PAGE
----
7 edition of Sumerian economic texts from the Drehem archive. found in the catalog.
Sumerian economic texts from the Drehem archive.
Shin Theke Kang
|Statement||[Compiled] by Shin T. Kang.|
|Series||Sumerian and Akkadian cuneiform texts in the collection of the World Heritage Museum of the University of Illinois, v. 1|
|LC Classifications||PJ4053.I45 S94 vol. 1, PJ4075 S94 vol. 1|
|The Physical Object|
|Pagination||viii, 297 p.|
|Number of Pages||297|
|LC Control Number||78162290|
Sumerian Economic Texts from the Third Ur Dynasty was first published in Minnesota Archive Editions uses digital technology to make long-unavailable books once again accessible, and are published unaltered from the original University of Minnesota Press editions. Private Archive Texts from the First Millennium B.C. (v3 in the Cuneiform Texts in the Metropolitan Museum of Art; New York: The Museum, c), ed. by Ira Spar and Eva Von Dassow, contrib. by J. N. Postgate and Linda Bregstein (page images and PDF with commentary at and Google).
Kang, Shin Teke, Sumerian Economic Texts from the Drehem Archive: Sumerian and Akkadian Cuneiform Texts in the collection of the World Heritage Museum of the University of Illinois, Volume I. Champaign, IL: University of Illinois Press, Text . In all, Dr. Sigrist is to be commended for this well-edited and most carefully prepared catalogue of the Ur III texts in the Nies Babylonian Collection at Yale. While we still have to wait for more complete publications of most of the texts in the collection, Sigrist's volume offers students and scholars interested in the Ur III period an.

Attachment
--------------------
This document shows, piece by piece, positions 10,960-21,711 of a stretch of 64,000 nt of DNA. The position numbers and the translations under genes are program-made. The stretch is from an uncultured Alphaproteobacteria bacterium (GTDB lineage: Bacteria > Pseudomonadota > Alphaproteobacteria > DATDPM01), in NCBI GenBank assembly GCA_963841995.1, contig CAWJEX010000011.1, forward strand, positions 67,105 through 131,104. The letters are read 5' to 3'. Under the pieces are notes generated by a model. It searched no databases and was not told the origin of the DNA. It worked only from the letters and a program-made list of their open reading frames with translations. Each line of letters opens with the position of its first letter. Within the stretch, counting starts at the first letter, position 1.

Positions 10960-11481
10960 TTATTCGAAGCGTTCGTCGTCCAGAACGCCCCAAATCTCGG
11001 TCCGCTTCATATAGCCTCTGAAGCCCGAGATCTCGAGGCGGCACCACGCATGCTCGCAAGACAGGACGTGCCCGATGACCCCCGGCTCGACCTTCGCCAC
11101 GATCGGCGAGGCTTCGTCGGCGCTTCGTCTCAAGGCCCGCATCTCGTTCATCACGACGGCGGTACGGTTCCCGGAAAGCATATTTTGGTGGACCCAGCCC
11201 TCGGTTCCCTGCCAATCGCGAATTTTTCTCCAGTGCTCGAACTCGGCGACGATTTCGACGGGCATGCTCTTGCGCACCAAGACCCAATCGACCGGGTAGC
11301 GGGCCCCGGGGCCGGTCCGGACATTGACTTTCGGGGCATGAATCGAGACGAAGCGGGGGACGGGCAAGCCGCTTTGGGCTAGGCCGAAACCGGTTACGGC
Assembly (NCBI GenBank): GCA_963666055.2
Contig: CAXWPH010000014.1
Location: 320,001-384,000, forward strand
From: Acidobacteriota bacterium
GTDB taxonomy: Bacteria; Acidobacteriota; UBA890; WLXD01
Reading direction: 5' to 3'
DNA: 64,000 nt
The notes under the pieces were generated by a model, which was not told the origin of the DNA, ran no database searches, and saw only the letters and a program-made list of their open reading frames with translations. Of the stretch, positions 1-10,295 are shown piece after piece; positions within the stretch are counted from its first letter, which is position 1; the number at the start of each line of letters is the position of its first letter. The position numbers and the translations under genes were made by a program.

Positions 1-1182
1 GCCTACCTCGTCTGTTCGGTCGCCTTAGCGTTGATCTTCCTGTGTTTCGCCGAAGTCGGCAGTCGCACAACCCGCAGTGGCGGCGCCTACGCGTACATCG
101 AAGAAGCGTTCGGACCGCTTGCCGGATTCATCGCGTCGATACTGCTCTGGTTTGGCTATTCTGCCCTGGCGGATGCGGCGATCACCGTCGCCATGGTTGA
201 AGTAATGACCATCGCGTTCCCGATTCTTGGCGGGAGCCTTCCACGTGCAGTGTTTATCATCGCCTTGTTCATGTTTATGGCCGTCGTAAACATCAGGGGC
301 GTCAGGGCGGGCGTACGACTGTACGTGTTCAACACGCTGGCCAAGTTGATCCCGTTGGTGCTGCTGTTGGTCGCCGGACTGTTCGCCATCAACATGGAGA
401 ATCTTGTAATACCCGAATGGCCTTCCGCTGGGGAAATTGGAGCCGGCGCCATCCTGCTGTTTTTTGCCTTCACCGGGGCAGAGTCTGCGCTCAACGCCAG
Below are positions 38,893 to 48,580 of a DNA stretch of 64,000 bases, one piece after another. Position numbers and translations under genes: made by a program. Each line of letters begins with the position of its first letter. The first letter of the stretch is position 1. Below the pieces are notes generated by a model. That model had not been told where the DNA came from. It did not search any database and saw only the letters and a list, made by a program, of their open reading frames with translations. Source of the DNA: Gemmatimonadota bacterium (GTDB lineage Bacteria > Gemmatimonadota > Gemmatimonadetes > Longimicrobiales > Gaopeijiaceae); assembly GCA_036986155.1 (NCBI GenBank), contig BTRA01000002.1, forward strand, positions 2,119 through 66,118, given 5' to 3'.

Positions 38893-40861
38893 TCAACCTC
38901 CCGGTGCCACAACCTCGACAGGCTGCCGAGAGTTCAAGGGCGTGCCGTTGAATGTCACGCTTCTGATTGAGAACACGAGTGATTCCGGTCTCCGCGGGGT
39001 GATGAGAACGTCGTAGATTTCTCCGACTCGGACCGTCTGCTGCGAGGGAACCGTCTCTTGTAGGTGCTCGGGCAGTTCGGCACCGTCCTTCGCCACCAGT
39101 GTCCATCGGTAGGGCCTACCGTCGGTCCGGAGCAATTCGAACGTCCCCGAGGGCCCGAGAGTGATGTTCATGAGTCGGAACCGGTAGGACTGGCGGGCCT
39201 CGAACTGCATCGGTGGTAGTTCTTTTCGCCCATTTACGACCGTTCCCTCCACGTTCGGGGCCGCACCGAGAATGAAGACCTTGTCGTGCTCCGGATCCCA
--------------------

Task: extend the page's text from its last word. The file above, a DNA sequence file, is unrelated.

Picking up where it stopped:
Sumerian mythology claims that, in the beginning, human-like gods ruled over Earth. When they came to the Earth, there was much work to be done and these gods toiled the soil, digging to make it habitable and mining its minerals. The texts mention that at some point the gods mutinied against their labour. When the gods like : Johnblack. this tablet from a private collector, George Barr Suhrie () in This text dates to the 45th year of Šulgi which is /49 BCE. It is an economic text listing animals brought for various deities: En-lil; Nin-lil; by at least three individuals from Nippur to Drehem. Lugalazida was the son of the king, Ursukkal was a wine.
Follow de drinkin goud.
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Of all published articles, the following were the most read within the past 12 months. Sumerian and Akkadian cuneiform texts in the collection of the World Heritage Museum of the University of Illinois, v. Responsibility: [Compiled] by Shin T. Kang. Sumerian Economic Texts from the Third Ur Dynasty: A Catalogue and Discussion of Documents from Various Collections (Minnesota Archive Editions) [Jones, Tom B.] on *FREE* shipping on qualifying offers.